A discussion of this sort might also risk challenging our assumptions about race and racial violence. Can it only be identified by the assailant’s disposition and past attitude, or by a stated subscription to a racist ideology or the dogmatic strains of militant atheism? Is it not, in fact, the case that Hicks’ was an act that speaks for itself, and the practice of every racist in general: a narcissistic bully living out white fantasies of control over a territory by ejecting or exterminating abjected others. In this sense, Hicks bears a striking resemblance to the police force that apprehended him; to the reporters who shunned him and consoled his victims; and to the president who raced to preach tolerance and compassion yet whose record boasts tightened border controls, hellish prison camps, and endless drone strikes.
All the same, we shouldn’t conflate distinct forms of racism and racial violence. While in solidarity with the #MuslimLivesMatter crowd, I remain uncomfortable about some of their positions. This includes its often hasty deployment of comparison in a context that can hardly find equivalence between the relatively recent and quite sporadic bouts of specifically anti-Muslim othering and the much longer history of systematic and racial violence against people of colour in the US. One way to clarify this distinction is that in the context of the former, we increasingly see its debates and politics being waged under the heading of ‘terrorism’.
I was mulling all of this during a break from study, when the waiter came around to take my order. Scrutinising the opened document on my laptop, he inquired as to what it was I studied. Barely hiding my excitement at the rare opportunity to share my ideas with someone other than my thesis supervisor, I blurted out a jumble of words faster than I could string them into a coherent sentence. It soon became clear that the only bit he picked up was ‘Middle East’, because he promptly returned to the table to inform me, lo and behold, that he’d arrived at a conclusion for my thesis and, in fact, a solution for all our problems: ‘If people stopped believing in fairy tales, they’d stop killing each other.’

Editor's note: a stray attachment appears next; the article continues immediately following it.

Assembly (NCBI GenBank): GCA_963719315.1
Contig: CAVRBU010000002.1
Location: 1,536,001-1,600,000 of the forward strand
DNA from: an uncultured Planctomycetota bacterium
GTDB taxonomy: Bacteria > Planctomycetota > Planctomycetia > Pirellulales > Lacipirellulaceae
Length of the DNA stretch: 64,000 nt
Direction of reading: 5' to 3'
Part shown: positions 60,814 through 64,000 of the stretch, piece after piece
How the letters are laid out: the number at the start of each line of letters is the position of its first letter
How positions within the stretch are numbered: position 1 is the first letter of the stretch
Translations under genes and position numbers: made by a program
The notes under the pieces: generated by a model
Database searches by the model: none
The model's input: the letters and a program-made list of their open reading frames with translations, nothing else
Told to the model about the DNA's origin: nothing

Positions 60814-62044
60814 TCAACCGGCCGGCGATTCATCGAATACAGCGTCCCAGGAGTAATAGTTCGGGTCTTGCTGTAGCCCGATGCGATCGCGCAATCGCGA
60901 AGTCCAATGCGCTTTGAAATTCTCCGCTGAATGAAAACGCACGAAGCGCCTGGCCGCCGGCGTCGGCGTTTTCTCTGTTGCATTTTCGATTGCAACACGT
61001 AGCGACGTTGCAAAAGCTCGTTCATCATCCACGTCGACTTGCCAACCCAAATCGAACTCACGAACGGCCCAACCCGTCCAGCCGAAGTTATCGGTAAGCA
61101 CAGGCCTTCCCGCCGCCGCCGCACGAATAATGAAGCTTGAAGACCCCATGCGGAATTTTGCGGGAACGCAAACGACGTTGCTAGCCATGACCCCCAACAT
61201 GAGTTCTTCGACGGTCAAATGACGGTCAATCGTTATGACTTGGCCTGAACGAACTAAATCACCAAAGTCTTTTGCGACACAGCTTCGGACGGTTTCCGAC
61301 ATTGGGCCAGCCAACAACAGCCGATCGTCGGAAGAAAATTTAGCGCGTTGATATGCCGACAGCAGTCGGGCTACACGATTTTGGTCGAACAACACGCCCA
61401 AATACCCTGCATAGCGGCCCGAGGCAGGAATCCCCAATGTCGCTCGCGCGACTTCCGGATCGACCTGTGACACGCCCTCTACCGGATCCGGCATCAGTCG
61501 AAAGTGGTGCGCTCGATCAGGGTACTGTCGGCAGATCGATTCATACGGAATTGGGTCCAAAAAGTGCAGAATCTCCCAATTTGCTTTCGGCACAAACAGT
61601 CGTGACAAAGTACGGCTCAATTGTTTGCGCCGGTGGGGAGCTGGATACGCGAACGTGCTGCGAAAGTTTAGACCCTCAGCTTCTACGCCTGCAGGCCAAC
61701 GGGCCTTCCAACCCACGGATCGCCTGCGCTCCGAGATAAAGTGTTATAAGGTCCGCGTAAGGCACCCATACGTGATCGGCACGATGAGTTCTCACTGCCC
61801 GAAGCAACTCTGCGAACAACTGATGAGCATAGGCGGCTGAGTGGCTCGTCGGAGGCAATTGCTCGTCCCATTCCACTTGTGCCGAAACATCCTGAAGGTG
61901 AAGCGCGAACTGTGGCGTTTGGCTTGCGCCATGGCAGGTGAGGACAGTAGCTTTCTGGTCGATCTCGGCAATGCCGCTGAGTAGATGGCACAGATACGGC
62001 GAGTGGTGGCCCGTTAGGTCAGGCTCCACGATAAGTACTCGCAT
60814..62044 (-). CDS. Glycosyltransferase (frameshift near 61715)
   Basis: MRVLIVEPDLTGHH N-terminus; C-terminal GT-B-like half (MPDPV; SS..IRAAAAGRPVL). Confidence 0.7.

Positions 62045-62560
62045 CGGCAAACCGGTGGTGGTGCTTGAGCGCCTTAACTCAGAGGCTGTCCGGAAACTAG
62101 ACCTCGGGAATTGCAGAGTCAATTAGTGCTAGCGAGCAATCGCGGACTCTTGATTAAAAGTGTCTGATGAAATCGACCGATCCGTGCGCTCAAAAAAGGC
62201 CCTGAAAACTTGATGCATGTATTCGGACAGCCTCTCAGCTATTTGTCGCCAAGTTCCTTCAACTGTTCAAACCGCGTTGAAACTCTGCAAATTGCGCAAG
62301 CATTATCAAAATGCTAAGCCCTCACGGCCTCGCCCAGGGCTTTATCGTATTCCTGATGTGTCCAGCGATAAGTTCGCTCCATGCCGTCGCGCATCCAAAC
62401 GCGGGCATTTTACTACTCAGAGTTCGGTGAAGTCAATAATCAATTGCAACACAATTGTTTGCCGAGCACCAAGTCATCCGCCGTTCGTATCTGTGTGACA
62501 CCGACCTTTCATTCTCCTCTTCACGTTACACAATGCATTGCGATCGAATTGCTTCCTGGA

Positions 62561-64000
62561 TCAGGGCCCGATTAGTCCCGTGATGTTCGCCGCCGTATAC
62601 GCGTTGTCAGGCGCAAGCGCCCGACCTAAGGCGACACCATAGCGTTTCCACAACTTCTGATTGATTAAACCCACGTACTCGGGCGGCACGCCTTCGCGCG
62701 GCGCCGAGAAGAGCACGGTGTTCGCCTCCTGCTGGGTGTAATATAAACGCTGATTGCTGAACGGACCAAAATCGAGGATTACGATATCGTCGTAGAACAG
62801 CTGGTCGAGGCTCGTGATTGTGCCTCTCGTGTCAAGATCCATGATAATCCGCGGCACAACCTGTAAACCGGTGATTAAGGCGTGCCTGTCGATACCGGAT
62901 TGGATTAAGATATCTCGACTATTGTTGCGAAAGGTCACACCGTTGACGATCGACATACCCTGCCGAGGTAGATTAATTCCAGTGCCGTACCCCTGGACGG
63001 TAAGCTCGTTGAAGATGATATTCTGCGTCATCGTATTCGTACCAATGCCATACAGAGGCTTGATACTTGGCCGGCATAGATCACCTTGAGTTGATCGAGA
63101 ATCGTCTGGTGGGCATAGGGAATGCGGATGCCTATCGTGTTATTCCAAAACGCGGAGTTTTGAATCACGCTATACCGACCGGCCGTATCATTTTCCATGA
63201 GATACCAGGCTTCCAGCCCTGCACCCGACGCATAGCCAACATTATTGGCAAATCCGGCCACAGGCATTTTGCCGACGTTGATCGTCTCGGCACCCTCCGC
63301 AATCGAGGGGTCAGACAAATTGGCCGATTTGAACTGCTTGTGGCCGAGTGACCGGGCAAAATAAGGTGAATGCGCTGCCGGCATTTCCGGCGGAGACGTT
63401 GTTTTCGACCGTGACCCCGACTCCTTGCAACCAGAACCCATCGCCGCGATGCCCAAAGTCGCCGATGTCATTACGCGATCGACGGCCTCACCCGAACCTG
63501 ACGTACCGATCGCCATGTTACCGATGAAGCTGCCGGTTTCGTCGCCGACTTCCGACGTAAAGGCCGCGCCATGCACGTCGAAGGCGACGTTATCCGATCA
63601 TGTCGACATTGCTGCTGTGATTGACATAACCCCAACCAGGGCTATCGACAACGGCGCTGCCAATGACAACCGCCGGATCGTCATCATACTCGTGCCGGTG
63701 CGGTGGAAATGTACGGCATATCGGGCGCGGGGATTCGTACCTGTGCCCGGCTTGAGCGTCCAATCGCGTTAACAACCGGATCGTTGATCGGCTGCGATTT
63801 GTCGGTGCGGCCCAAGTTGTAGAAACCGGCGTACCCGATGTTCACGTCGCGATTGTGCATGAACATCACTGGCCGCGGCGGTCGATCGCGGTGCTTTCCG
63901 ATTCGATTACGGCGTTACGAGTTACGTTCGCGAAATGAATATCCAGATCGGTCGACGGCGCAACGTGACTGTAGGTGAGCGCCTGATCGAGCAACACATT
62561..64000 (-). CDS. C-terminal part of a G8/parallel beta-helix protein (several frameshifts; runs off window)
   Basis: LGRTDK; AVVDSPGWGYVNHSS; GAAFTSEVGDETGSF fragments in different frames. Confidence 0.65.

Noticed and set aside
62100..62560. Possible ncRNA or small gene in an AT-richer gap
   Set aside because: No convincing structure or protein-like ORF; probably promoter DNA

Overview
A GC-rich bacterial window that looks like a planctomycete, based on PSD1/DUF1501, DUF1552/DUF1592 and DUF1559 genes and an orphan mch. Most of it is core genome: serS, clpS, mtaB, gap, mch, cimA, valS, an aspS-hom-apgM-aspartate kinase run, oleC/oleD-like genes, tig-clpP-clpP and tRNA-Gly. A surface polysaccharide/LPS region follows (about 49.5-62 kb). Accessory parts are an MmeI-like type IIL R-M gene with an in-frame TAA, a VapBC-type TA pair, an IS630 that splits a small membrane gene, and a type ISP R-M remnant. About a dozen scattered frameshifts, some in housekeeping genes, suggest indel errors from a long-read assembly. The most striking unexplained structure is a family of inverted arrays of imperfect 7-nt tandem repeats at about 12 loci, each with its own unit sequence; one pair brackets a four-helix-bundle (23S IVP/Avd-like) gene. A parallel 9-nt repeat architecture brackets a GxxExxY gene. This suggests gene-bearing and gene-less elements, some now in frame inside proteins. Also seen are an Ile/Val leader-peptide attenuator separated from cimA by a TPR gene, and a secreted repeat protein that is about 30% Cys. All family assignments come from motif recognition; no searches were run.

My first reaction was a to offer a tentative smile, inviting him to say what I half-expected him to say next: ‘Just kidding! Damn Western imperialism!’ or something along those lines. Needless to say I received no such concession, and was left feeling both incensed and foolish as he strutted away with a discernible spring in his step.
I should’ve known better than to expect a considered response. All the same, it got me thinking about this ‘fairy-tale’ mind-set supposedly typical of us Middle-Easterners. No doubt it is one of the many Orientalist tropes about the simple-minded, backward, and irrational Arab/Muslim other. It also positions us as so seriously religious and stuck in our primitive belief systems that we are rendered incapable of behaving in certain ways. Rational is one of those ways, but also: responsible, compassionate, and of course, democratic, hence the inability to curb the impulse to kill one another.